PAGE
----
The paper they used in this book is fantastic. There's no glare and the ink doesn't smudge when my greasy paws rub it for any length of time (you should see some of my 4e adventure booklet covers.. it's like a crime scene). The paper has a sort of "wetness" to it, smooth to the touch and heavy in a weird way. Fantastic!
Random Thoughts on The Player's Handbook
Page 109 Warlocks can take on patrons like The Great Old One. Entities of this type include Ghaunadaur, Tharizdun and "Great Cthulhu". CTHULHU.
Page 114 There's a sidebar discussing spellbooks. It takes 2 hours and 50 gold per spell level to copy a spell into your book. I kind of wish they made a little random table of different types of spellbooks, like one long scroll, or a book made of dragon hide, etc.
Page 154 Tools are really odd. All that to add your proficiency bonus to certain rolls? It's so vague as to who can do what if you aren't proficient with certain tools. I guess if you use thieves' tools but you aren't proficient, you make the check with disadvantage?
|The cover art unfettered by Tyler Jacobson|
Page 168 I really hated feats in 3rd edition. But I really like these feats in this book, Particularly Mage Slayer. If you're adjacent to someone casting a spell, you can attack them. You can also disrupt their concentration and you get advantage on saves vs spells. It reminds me of the Spellslayers from Al Qadim. I think it is a cool idea to have a character who specializes in taking down spellcasters, seems like it could make for a cool campaign.
Page 175 I really wish they hadn't bothered with passive skill checks. I barely used them in 4e, and it lead to a lot of complaints by players when something bad happened that maybe/might/probably wouldn't have been auto-detected by a passive skill. In my opinion, as DM, you have to account for passive skills when preparing your adventure. You're just not going to remember them in the heat of the moment.
|This Reynolds art is half-obscured in the PH|
Page 189 Surprise is left up to the DM to a degree. You could compare a PC stealth check to the enemy's passive perception (ugh). If you win, you basically get a free round of attacks and movement.
Page 190 Getting up from prone costs half your speed!
Page 204 The little chalkboard drawing of the different Areas of Effects of spells is very helpful. Most of the stuff seems like 4e bursts and blasts (which I love) re-worded.
In the back of the book, there's a section on the planes. In 4th edition, there were four planes: The Feywild, The Shadowfell, The Astral Sea and The Elemental Chaos. In 5th edition, they've brought back a lot of the old stuff from previous editions like The Beastlands (which I always hated) and Mechanus (which I love). A lot of these planes were folded into one of the 4e "big four", but now they are all separate again.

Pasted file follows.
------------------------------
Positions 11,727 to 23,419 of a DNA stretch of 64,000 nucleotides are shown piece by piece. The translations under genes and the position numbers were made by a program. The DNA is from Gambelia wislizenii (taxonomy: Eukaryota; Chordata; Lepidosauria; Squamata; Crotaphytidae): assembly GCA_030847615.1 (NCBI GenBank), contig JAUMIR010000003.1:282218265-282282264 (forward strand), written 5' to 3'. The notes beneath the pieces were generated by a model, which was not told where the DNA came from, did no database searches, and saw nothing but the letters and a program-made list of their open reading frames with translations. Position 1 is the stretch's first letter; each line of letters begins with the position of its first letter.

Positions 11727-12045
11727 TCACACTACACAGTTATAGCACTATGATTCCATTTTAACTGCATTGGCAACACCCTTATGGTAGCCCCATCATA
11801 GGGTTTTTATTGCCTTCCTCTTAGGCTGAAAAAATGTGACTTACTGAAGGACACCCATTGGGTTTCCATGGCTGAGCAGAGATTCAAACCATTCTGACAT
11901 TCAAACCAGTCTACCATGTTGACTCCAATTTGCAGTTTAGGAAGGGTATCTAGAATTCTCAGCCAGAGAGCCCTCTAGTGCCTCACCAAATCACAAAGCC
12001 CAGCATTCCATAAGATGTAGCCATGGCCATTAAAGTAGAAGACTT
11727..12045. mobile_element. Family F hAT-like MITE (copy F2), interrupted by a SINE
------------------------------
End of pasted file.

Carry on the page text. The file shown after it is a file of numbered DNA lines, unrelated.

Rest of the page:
|Magic Missile on page 200 - compare!|
I'm also very happy that they brought back the planes of positive and negative energy. If you remember, the demi-plane of minerals borders the positive energy plane and sort of fuels the creation of ioun stones. I rambled about all of this in a previous article all about ioun stones.
The book lists pantheons and deities from many settings, including the Forgotten Realms (the core seteing of 5e), Greyhawk (THE D&D setting IMO), Dragonlance, and Eberron. There's also a great list of demi-human deities. You might want to track down the old AD&D monster mythology book. You can probably get it for a couple bucks and it is a fantastic resource that has most of these non-human deities in it.
They also list Celtic, Greek, Egyptian and Norse gods. I've never been into using "real" mythology in my D&D games, but hey maybe it will work for you.
You can get the basic rules completely free here. The only difference between the basic rules and the player's handbook is that the PH has more classes, races and spells, and other extra details. The basic rules are the same as the rules in the PH.
Is Dungeons & Dragons 5th Edition Good?
I've run a number of playtest campaigns over the last year and we didn't have any problems.
But I have seen quite a bit of worry online that "min/maxers" will "break" this game with ease. 4th edition did a pretty fantastic job of balancing things in that regard. 5th is much more loose and it seems very likely that power gamers will do their thing.
|My favorite landscape, by Jedd Chevrier. Extreme zoom in the PH page 36|
Here's the bottom line. If you don't like power gamers, don't play with them. DMs, you can shut this behavior down. You make the rules, you are not bound by the book. This is how D&D has always been. If somebody is bending a rule to "cheat code" the game, just tell them you're not allowing it. If they can't handle this, they need to find another group.
Dungeons & Dragons 5th edition is really good, it's as simple as that. You should definitely check it out.